Poll: Most Oppose Closing Guantanamo Bay Detention Center

Americans overwhelmingly opposed to closing Gitmo detention center.

ByABC News
June 2, 2009, 10:24 AM

June 1, 2009 -- WASHINGTON — Americans are overwhelmingly opposed to closing the detention center for suspected terrorists at Guantanamo Bay and moving some of the detainees to prisons on U.S. soil, a USA TODAY/Gallup Poll finds.

By more than 2-1, those surveyed say Guantanamo shouldn't be closed. By more than 3-1, they oppose moving some of the accused terrorists housed there to prisons in their own states.

The findings underscore the difficult task President Obama faces in convincing those at home that he should follow through on his campaign promise to close the prison in Cuba, especially in the absence of a plan of where the prisoners would go.

In many parts of the world, however, Gitmo has become a symbol of U.S. arrogance and abuse, and Obama has cited its closure as a way to lay the foundation for better relations. He is scheduled to deliver a major address aimed at the Muslim world on Thursday from Cairo.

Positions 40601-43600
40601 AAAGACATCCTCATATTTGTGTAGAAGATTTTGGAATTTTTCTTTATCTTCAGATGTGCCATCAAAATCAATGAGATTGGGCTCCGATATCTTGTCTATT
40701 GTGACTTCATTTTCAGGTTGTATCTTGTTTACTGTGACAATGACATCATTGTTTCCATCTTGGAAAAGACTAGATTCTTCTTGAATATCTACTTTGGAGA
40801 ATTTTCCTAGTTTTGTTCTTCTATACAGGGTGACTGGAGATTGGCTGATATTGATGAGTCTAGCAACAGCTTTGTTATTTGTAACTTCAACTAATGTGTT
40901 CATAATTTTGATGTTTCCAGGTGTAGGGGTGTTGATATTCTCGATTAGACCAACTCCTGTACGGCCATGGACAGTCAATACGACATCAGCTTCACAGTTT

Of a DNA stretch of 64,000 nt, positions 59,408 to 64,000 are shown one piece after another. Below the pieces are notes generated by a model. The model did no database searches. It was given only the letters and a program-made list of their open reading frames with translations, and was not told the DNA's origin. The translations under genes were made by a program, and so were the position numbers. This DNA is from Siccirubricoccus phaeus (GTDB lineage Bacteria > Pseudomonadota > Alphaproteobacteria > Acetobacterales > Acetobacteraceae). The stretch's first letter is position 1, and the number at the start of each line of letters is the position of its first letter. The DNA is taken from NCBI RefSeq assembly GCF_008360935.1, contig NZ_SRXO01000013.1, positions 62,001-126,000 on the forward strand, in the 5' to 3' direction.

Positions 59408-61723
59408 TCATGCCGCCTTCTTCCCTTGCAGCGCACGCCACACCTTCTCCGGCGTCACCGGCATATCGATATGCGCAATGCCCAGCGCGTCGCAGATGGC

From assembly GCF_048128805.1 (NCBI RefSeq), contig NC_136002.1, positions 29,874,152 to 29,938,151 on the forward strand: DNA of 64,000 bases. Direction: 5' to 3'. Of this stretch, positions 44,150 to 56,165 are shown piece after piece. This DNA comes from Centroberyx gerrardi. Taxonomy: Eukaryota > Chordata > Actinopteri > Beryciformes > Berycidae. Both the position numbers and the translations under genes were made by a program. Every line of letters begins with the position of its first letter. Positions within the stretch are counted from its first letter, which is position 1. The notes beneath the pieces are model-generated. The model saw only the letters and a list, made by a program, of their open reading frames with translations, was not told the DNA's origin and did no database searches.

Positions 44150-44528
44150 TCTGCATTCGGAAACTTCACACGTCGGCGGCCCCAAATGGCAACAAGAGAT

It is one of the few subjects on which most Americans side with the views of the Bush administration over its successor.

"Coming up on eight years after Sept. 11, fear remains, and fear is politically potent," says political scientist Paul Freedman of the University of Virginia, who studies public opinion. "When it comes to the issue of terrorism … people are inclined to err on the side of that fear."

Former vice president Dick Cheney said Monday that Obama made "a mistake" in promising to close the facility by the end of the year.

"I think it's going to be very difficult," he said at a National Press Club luncheon, given the reluctance of U.S. allies and citizens to accept its prisoners. "These are bad actors. These are the worst of the worst."

In a speech last month, Obama said the nation's "Supermax" prisons could be relied on to hold detainees. Government lawyers are reviewing the status of the 240 prisoners at Guantanamo to determine whether they should be tried in federal court or before a military tribunal, released overseas or held without trial.